Change folder permissions and ownership

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gmanm1 wrote:I have tried all the chmod and chown I am getting nowhere.

Ok, If you have used these commands in a terminal then nothing new to tell you about those commands.

But I have one thing left that always works for me, I didn't mention it before because it involves installing from the package manager Synaptic. It is called Krusader, a dual pane file manager:

First, install Krusader using the package manager from the Mint Menu

After it is installed, open your Mint menu, go to > applications > accessories > krusader > tools > start root mode krusader > sign in using your administrator password >

Then dig your way into the folder you want to change permission, right click that folder, choose the permission tab, there you can change the permission to your user name, before you exit, check the box at the bottom to change permission also on all subdirectories and files.

Check out a similar thread here:
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For many users of Linux, getting used to file permissions and ownership can be a bit of a challenge. It is commonly assumed, to get into this level of usage, the command line is a must. Although there is always far more power and flexibility to be had, running seemingly complicated command isn't alwaysa necessity. With the help of some of the most user-friendly desktop interfaces available, you can get away with little to no command line usage. Even with file permission and ownership.

That's right, much to the surprise of many a new user, managing files and folders can be done from within the file managers. But before we get to the GUI, it's always best to have a solid understanding of what it's doing. So, we'll start with the command line first.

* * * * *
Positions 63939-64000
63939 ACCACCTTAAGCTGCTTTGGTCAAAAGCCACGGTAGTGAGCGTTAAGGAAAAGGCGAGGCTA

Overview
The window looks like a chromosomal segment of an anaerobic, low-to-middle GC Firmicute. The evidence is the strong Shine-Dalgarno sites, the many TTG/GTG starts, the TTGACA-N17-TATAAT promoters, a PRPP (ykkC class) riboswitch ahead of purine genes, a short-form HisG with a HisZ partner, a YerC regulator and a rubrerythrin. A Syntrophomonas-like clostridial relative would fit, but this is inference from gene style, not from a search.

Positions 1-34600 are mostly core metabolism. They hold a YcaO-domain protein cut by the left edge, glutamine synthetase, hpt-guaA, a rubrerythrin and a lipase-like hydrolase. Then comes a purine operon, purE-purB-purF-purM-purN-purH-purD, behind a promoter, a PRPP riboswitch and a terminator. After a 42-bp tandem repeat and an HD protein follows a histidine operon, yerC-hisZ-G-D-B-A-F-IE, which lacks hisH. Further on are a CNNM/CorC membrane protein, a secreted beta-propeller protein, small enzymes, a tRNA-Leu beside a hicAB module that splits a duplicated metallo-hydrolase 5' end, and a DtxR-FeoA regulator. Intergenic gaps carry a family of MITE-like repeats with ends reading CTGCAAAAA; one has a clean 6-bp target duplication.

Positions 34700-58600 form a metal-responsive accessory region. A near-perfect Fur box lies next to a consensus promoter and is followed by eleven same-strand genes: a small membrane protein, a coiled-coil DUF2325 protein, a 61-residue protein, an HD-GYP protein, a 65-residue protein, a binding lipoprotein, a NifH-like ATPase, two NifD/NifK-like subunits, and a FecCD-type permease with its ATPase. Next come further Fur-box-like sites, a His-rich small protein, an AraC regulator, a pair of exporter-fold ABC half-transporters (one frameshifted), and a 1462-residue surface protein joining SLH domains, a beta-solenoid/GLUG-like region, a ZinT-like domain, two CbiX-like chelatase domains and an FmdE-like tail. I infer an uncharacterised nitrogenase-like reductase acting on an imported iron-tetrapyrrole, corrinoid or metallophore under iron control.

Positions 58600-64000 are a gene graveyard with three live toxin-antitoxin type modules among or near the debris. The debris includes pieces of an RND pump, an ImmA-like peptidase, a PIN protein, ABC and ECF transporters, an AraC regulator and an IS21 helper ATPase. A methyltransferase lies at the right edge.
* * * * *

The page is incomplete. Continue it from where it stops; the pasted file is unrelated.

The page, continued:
Command line: File permissions

The commands for modifying file permissions and ownership are:

Neither command is difficult to use. It is important, however, that you understand the only user that can actually...

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In this tutorial, we'll show you how you can edit file permissions and adjust file ownership settings while in SSH. This is not the only way to change permissions settings however, it can be done within your cPanel's File Manager as well.

Changing File Permissions

The chmod command is used to change file permissions. The basic syntax is:

chmod ### file/folder

We'll now show you the command in action. We'll first log into our account via SSH and use the pwd command to see which folder we're in. We'll then run the ls command to see the current files and their permissions, run the chmod command to edit permissions, and then finally use ls again to see that the permissions have been changed.

user5@example.com [~/testa]# pwd
/home/user5/testa

user5@example.com [~/testa]# ls -alh
total 8.0K
drwxr-xr-x 2 user5 user5 4.0K Dec 7 18:43 ./
drwx--x--x 10 user5 user5 4.0K Dec 6 08:16 ../
-rw-r--r-- 1 user5 user5 0 Dec 7...

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One of the most bemusing errors in Windows is the infamous “You require permission from blah blah blah to make changes to this folder“.

The irony is that even the almighty Administrator isn’t exempt from this problem.

You thought signing into your box as an Admin gave your carte blanche access to the kingdom didn’t you? You thought the administrator had unfettered and absolute reign over the entire file system didn’t you? You thought the omnipotent admin could do virtually anything in Windows right?

I know I did, that’s why I was so incensed the first time I encountered this error.

What do you mean I can’t perform this action? I’m the damn Administrator of this computer! I demand my rights!

Hey, you’re not alone. The error is annoying that it’s almost crass.

In this guide I’m going to show you how to get reclaim your authority as the administrator of your computer.

Two approaches

The first thing you need to do is take...

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Here is one quick article about to explain changing the permissions of the share folder/files in ubuntu.

I am using Ubuntu in my machine and sometimes for some purpose I wanted to share my folders to others so others can work on my files and you can share your folder to the other user using Samba clients and I have explained same in my earlier article.